Saturday, 31 October 2009

Writing in the time of conflict

Recently I had the opportunity to listen to three writers talk about the conflicts in their countries and how it affects and influences their writing. This seminar was part of a wider event organised by Italian weekly Internazionale. The three writers were Suad Amiry from Palestine, Romesh Gunesekera from Sri Lanka and Abdourahman Waberi from Djibuti and talking to them was Italian journalist Maria Nadotti.

It was a fascinating discussion and for a long time I kept on thinking about it. Here are a few excerpts from this seminar.


Maria: Suad Amiry’s family was originally from Palestine, but they had to leave their countries before her birth and she was born in Damascus. However, she went back to live in Ramallah in Gaza some years ago. Palestine is composed of Gaza and Cis-Jordan, not connected to each other.

Gaza is a narrow strip of land along the coast, 6-14 km wide and about 40 km long. In this area live 1.537.000 persons, that means 472 persons per square km.

Cis Jordan is about 6000 square km area, its borders are not defined exactly, with a population of about 2.5 million Palestinians and about half a million Isrealis.

Suad: Talking about Palestine, it is a country that is shrinking all the time. At the beginning of century (Note: I think that she means the beginning of previous century - nineteen hundred), Palestine was four times as it is today.

In Palestine, space and time do not have significance. What I mean by that is that if I go out of the house to go to Jerusalem, which is only 15 km away from Ramallah. In a place like Ferrara, you can say “15 km means 15 minutes”. But in Palestine, those 15 km between Ramallah and Jersualem can take you 15 minutes, can take you 2 hours, could take you a whole day, may be you never reach Jerusalem, may be you never come back.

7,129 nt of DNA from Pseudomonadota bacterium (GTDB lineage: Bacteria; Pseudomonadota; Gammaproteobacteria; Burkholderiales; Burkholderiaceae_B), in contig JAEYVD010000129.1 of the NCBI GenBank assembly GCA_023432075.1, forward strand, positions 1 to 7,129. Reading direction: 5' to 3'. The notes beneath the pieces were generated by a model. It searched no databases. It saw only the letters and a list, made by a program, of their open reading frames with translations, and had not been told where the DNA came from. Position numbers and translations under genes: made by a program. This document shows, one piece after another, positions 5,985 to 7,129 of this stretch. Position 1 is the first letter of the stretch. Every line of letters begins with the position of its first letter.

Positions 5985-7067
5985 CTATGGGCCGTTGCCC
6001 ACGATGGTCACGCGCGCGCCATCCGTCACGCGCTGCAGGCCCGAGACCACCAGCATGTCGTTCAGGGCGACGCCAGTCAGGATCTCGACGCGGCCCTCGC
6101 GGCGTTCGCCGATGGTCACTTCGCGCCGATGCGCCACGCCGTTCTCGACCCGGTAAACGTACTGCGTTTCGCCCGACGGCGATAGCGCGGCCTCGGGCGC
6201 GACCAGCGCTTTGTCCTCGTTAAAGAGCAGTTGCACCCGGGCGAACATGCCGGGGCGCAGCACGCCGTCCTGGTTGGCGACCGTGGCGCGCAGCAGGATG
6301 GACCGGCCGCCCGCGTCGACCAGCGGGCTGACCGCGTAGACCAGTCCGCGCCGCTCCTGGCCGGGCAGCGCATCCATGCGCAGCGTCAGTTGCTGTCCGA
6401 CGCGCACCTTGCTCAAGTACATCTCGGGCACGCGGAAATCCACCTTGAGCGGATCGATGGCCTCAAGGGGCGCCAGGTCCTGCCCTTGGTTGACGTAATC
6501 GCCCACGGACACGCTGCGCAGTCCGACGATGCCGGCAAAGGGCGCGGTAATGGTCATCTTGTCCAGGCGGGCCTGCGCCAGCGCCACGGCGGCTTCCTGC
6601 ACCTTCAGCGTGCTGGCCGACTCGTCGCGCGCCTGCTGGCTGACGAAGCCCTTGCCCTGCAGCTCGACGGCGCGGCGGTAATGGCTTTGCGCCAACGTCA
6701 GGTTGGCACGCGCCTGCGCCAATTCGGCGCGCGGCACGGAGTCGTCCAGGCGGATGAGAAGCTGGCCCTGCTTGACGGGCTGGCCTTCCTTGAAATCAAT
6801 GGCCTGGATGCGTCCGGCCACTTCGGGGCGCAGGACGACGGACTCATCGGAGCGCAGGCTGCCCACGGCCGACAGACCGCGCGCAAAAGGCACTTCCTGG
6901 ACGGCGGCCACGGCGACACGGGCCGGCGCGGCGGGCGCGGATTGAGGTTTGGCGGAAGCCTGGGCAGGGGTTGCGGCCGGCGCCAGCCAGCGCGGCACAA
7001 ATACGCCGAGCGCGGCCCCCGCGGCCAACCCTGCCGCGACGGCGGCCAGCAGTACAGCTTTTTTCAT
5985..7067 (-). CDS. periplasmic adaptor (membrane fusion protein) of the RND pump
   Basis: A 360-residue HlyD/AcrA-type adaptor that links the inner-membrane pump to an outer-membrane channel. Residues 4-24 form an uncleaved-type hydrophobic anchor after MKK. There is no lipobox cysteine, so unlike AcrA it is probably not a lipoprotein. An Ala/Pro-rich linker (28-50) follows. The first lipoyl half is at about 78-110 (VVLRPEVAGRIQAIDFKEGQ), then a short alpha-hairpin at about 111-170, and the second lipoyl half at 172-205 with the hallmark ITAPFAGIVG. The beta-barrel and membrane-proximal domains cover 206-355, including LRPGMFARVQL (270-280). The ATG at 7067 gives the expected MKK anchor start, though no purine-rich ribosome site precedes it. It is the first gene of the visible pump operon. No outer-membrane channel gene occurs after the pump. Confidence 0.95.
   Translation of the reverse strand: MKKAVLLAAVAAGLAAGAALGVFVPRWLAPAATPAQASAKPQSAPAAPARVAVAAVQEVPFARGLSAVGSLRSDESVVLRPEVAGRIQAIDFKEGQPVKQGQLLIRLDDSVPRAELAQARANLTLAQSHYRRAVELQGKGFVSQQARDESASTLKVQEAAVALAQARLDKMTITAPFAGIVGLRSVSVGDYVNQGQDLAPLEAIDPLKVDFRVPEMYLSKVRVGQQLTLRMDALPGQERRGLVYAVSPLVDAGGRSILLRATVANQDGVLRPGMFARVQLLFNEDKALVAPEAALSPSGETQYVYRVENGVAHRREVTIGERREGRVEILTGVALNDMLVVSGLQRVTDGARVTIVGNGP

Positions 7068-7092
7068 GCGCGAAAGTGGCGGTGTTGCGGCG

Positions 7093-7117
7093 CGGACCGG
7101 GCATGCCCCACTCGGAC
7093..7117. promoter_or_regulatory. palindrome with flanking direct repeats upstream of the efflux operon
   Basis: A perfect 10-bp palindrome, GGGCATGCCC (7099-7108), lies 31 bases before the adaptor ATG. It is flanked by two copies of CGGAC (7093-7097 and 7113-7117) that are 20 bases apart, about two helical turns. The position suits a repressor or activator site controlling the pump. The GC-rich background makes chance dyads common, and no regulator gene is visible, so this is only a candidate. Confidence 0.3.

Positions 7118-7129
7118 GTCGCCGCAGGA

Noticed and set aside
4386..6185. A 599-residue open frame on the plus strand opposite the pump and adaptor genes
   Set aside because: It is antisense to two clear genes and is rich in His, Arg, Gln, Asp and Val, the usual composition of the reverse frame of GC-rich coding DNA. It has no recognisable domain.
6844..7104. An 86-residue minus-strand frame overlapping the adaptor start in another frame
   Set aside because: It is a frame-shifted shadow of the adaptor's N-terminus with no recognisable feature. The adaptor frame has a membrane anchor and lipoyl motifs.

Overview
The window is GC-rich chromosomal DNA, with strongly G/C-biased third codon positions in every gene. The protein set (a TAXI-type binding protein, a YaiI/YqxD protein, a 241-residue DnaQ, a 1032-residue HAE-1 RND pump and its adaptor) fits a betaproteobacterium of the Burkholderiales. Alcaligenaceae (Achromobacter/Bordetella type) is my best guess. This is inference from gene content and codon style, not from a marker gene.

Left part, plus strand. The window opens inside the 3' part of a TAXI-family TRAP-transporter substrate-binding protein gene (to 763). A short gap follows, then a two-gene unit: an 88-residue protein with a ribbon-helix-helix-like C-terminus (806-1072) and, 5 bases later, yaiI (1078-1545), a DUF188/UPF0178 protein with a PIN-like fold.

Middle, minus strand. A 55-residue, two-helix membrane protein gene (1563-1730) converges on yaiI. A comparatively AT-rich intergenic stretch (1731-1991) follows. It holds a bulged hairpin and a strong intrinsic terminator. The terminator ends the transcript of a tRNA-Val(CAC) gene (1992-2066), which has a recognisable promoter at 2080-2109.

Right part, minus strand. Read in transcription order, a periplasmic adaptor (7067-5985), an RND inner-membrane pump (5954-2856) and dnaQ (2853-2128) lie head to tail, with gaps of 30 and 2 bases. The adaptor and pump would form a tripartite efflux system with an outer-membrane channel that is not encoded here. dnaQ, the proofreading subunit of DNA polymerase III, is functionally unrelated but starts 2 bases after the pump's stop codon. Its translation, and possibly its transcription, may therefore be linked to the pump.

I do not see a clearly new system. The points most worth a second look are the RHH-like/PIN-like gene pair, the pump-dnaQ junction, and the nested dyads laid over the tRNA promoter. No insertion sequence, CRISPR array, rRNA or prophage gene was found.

Thus the notion of the state of Palestine, in a situation of occupation, is different. Palestine is more or less the size of the island of Alba in Italy, but it has 500 check-points. These check points don’t separate Palestine from Isreal, they really separate Palestine from Palestine.

So if you talk of geography and if you look at the map of Palestine, it looks like a swiss cheese. Maria has asked me to talk about geography of Palestine so you see, it is an Arab country and has Arab culture, but we can never get to any Arab country because of the occupation.

The world media is only interested in bombardments and the suicide bombings, Abu Mazen and Yassef Arafat. No one really cares about three and half million persons under occupation. For me occupation means that space around me keeps on changing. I am an architect and I see that change. I became a writer purely by accident. Because of building of settlements, because of occupation, because of building of wall, we live in a changijng place all the time.

May be you have seen “Cinema Paradiso”, where the whole village goes into estrangement because one cinema, one building is gone. In Palestine, we live thousands of “Cinema Paradiso” because when I go out I am not sure what I am going to find.

Maria: Here we are talking of small countries, that are becoming even smaller. For political erosion, as in Palestine. For geographical erosion and migrations as in Sri Lanka and Djibuti.

My question is that migrations make a country smaller and at the same time, in another way, enlarge it. They multiply it. What would I know about those other countries without the voices of the emigrants? Writing about your countries from outside or from inside? What happens when you write about your countries from far away? Not just far away physically but also far away in memories? What do we know about our countries after thirty years of not living there? How does that differ from writing about it, living there in the middle of daily routines?